Opinion: Mount Abe bond plan leaves many questions unanswered

As the person who asked the question at the last forum held on Oct. 27. “Past behavior/history is a precursor for future behavior/history.” I asked after the board itself acknowledged that a bond in this district has never passed on the first try.
Why there is no Plan B? The response: “If this does not pass there is nothing else,” is unacceptable. What is wrong with using the conceptual cost breakdown and coming up with Plan B? Why does this have to be an all-or-nothing for this board? As a board they never asked themselves the question what if this bond doesn’t pass? Are there any other options other than this $33 million bond number?
The fact the bond is based off a loose concept is different than any other bond vote they have ever presented in the past. Voters in the past knew exactly what they were buying for the vote. A concrete plan with a concrete number.
The fact that the board stated at the Oct. 27 meeting that the concept will change over time is remarkable. The expectation the community will vote on a mere concept and a tug at the heartstrings fascinating. The idea that the concept is changeable after the vote perplexing.
These so called changes will occur once the actual architecture firm is hired to draft $1 million-plus in construction plans that the construction firms will then bid on. Then the actual contractors will be hired and work will start.
So this bond is based on a loose concept? Who knows, maybe once real plans are drawn up the number will decrease? Who knows, once real plans are drawn up the number will skyrocket? According to the board they can spend no more that $32.6 million they are bonding. But in all sincerity has the community ever seen any board or government agency give back money if they have a savings? No, they spend it some where else in the budget.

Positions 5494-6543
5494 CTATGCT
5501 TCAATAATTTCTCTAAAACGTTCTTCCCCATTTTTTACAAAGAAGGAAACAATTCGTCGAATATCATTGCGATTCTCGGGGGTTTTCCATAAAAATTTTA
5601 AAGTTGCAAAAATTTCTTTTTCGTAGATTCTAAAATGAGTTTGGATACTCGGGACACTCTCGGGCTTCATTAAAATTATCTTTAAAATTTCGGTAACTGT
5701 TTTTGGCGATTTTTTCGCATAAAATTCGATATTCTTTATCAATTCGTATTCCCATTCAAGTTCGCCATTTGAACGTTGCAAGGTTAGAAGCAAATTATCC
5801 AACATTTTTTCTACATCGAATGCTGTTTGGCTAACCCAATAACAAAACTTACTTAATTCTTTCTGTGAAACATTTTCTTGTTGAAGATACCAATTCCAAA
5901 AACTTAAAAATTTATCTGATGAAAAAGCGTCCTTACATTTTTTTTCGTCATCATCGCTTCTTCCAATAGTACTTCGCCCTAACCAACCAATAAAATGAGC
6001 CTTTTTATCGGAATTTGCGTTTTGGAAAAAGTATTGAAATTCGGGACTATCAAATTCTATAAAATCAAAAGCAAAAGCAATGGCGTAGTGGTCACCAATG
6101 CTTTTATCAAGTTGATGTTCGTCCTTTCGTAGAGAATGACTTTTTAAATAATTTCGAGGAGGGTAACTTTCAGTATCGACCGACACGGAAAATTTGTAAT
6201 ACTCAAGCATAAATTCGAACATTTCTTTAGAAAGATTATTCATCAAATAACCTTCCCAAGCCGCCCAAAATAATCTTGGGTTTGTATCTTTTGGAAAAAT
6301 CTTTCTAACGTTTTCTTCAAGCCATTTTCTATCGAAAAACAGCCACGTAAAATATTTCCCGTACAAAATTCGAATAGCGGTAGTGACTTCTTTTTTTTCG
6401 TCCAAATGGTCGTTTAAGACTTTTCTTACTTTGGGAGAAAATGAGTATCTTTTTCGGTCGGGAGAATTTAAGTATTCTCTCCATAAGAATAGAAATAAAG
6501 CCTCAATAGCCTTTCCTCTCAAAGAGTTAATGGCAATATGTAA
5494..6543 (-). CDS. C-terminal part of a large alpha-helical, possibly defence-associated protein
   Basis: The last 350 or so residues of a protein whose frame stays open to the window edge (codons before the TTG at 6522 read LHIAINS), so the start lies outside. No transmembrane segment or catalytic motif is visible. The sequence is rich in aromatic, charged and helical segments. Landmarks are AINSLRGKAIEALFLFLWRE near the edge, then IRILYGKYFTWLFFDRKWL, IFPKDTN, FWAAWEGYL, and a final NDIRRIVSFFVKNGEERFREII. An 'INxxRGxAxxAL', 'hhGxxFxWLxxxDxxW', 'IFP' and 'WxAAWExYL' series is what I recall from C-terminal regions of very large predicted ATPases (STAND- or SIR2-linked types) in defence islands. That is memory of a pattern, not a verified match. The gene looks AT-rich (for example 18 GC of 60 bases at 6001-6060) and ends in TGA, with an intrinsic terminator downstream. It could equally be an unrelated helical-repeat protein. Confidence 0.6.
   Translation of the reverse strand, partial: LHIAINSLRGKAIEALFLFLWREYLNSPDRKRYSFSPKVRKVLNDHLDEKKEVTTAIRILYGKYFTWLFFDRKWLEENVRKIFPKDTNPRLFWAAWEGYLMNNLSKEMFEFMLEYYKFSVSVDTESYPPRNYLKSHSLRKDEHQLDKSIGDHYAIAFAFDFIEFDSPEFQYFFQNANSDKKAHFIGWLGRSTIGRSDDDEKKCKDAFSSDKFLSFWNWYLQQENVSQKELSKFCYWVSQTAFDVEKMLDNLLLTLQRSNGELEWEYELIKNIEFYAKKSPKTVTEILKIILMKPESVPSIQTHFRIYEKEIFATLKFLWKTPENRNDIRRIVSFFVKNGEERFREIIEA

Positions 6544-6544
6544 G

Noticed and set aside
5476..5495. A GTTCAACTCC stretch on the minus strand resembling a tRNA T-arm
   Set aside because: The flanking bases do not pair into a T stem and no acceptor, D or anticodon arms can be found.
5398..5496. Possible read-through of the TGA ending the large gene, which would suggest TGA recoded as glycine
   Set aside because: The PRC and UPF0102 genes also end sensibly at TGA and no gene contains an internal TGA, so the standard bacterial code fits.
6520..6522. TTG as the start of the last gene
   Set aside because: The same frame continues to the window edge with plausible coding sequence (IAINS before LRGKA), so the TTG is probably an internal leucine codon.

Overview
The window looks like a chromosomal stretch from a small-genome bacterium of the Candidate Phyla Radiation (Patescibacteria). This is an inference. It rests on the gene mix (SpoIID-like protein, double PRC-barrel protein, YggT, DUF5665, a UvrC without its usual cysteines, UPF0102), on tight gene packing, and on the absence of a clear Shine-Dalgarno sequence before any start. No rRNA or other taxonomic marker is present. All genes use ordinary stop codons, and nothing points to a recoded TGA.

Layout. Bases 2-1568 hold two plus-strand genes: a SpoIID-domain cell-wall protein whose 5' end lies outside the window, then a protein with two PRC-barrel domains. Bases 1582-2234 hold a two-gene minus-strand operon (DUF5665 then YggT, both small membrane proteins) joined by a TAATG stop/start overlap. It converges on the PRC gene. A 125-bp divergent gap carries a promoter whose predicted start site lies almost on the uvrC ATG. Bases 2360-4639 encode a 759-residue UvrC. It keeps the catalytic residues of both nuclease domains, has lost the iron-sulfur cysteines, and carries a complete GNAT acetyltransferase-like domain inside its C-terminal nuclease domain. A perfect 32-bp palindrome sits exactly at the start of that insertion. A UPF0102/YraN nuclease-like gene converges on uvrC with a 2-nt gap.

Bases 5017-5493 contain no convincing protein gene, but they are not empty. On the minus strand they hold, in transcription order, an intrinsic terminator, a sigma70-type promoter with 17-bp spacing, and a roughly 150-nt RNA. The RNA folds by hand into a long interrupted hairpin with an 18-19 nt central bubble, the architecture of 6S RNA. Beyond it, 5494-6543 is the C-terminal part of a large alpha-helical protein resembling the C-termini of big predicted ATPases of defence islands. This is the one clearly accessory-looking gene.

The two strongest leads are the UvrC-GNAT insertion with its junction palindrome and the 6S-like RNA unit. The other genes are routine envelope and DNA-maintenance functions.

In fact, when asked how they funded the initial conceptual drawings and estimates the superintendent stated the Addison Northeast Supervisory Union got out of the bus business so we had money from bus sales and bus maintenance savings. Excellent. Ever give a thought to giving that dough back to the taxpayers? Or using it for some of the school repairs? Nope. He stated they spent $35,000 for one batch of work, then another $35,000, then $10,000 for something he said he was unsure of.
But to be fair, please remember this community forum was kind of loosely put together based on previous meetings’ attendance and delicately asked questions. Mostly pro folks in attendance for the last three years of meetings surveys and tours. I think the board and superintendent’s office folks were slightly overwhelmed by the large crowd. Seventy-five plus people and the tough questions being asked. They held up well to the scrutiny but were flustered at times. The actual numbers being tallied while the crowd waiting for answers.
I still continue to ask myself as many others are. Why is this board so adamant they can’t slow the process down and and give the community time to catch up to them? Why can’t we have a Plan B? I get passion for a project but when you are working as a board with taxpayer money and a number this large, it is important to really listen to all ideas.
I get that they think they have listened over the last three years but the last two weeks may have shown it was in a vacuum. Since they made public the bond would be on the Nov. 4 ballot they have gotten an onslaught of ideas and questions.
The point is the problems at the school haven’t just happened overnight they have been there a long time. At this time there is no state or federal matching funds for this project, as stated by the superintendent, so what is the harm with taking a breather and looking for a middle ground. You never know what creative out-of-the-box idea may just save the community millions of dollars.
The idea of voting for a concept will be put to the test on Nov. 4. Please get out and vote no matter what your vote is.
Check out the conceptual cost estimate for yourself: http://bit.ly/1tTUfVI.
Jodi Lathrop

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